LESSON QUESTIONS: Rates of change
FOCUS QUESTION: How can I characterize rates of change?
Contents
 EXAMPLE 1: Load the fetal size data
 EXAMPLE 2: Merge the time and weight (mass) variables from the two data sets
 EXAMPLE 3: Calculate the weekly rate of change of fetal weight
 EXAMPLE 4: Plot the weight and rate of change of weight
 EXAMPLE 5: Calculate rate of change (slope) of fetal length in inches per week
 EXAMPLE 6: Find the midpoints of the weeks intervals for plotting
 EXAMPLE 7: Plot the weekly rate of change of fetal length in inches/week
 EXAMPLE 8: Calculate the percentage change in fetal weight
 EXAMPLE 9: Calculate the percentage change in fetal weight
EXAMPLE 1: Load the fetal size data
load toRump.txt; load toHeel.txt;
EXAMPLE 2: Merge the time and weight (mass) variables from the two data sets
weeks = [toRump(:, 1); toHeel(2:end, 1)]; mass = [toRump(:, 3); toHeel(2:end, 3)]; weight = mass .* 0.00220462262;
Questions  Answers 
What does end mean? 
The end identifier names the last element along a
dimension of an array.

If x is a vector, what does x(2:end)
mean? 
This expression is a vector with the same elements as those in
x except that the first element has been omitted.

Why do we omit the first row of toHeel
in forming weeks ? 
Both toRump and toHeel have a row
corresponding to week 20.

EXAMPLE 3: Calculate the weekly rate of change of fetal weight
poundsPerWeek = diff(weight) ./ diff(weeks); weekMid = (weeks(1:(end1)) + weeks(2:end))./2;
Questions  Answers 
What does the diff function do? 
The diff function calculates the difference between
adjacent values in an array. (See the handout on the diff
function for more details.)

What does the variable poundsPerWeek
correspond to? 
The variable poundsPerWeek contains
a numerical estimate of the slope of fetal weight as a function of
gestational week. Since gestational week is a time variable, you can
also interpret it as the weekly fetal growth rate.

If x is a vector, how many elements does
diff(x) have? 
The result of diff(x) has one fewer value than
x does. (Think of the values of x as
being fence posts and the differences corresponding to the spaces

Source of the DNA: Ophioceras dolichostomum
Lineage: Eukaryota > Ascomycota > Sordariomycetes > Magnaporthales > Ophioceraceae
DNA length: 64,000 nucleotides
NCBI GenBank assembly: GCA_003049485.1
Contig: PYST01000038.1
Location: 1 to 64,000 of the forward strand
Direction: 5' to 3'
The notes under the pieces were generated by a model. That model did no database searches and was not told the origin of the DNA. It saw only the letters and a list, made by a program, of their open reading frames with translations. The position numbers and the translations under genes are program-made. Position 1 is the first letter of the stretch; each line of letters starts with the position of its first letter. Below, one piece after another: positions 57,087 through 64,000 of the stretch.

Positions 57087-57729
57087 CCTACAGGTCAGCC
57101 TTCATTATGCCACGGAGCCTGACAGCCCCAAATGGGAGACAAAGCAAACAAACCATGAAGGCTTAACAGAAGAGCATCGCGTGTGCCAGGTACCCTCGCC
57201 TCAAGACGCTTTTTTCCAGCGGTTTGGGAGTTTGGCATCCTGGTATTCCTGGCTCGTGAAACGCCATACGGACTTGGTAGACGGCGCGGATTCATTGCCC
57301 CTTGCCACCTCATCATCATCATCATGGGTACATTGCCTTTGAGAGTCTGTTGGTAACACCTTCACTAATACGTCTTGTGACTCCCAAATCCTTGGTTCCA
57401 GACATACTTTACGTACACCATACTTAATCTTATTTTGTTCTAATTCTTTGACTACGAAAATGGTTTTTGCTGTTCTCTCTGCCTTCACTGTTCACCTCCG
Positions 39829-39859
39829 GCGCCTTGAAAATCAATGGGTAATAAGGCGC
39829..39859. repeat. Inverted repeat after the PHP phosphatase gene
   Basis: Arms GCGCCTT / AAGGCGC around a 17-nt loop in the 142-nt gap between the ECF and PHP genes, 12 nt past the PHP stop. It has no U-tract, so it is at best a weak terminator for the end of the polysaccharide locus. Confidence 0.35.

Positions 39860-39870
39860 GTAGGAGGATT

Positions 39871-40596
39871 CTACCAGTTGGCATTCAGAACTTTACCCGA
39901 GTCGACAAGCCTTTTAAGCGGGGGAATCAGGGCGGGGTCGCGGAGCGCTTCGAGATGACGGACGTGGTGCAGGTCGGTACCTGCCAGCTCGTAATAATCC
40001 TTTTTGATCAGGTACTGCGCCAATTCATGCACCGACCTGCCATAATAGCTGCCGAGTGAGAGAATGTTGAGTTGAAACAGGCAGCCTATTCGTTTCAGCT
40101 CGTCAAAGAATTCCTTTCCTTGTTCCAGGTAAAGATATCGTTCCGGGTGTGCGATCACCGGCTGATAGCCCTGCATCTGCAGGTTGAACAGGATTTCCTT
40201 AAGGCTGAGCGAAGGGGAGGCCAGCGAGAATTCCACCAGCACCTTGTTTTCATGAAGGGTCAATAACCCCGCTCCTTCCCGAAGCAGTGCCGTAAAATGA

between them. There is one fewer space than post.)

How big is weeks(1:(end1)) ? 
The weeks variable contains a vector with 36 rows.
the result of weeks(1:(end1)) is a vector containing
the first 35 rows of weeks .

What is the first element of the vector
weeks(2:end) ? 
The expression weeks(2:end) is a vector with
the same values as weeks starting with the second
element of weeks . Therefore, its first element has
the value weeks(2) .

Why does weekMid contain a vector
containing locations halfway between the values in weeks ?

The two vectors weeks(1:(end1)) and
weeks(2:end)) each contain one less element than the
vector weeks . The first element of
weeks(1:(end1)) is weeks(1) , while the
first element of weeks(2:end) is weeks(2) .
The expression adds the two vectors and divides by 2. The first element
of this evaluation is just (weeks(1) + weeks(2))/2 .

EXAMPLE 4: Plot the weight and rate of change of weight
figure('Color', [1, 1, 1]) ax = plotyy(weeks, weight, weekMid, poundsPerWeek); xlabel(ax(1), 'Weeks') ylabel(ax(1), 'Fetal weight (lbs)') ylabel(ax(2), 'Fetal growth rate (lbs/wk)') title('Characterization of fetal weight during pregnancy')
Questions  Answers 
Why did we plot poundsPerWeek
versus the weekly midpoints rather than the weeks themselves?
 The rate of change or slope is a relationship between pairs of points, and there is one fewer slope value than points on the curve. It makes sense to plot the slopes versus points halfway between these rather than associating the slopes with the smallest end or the largest end.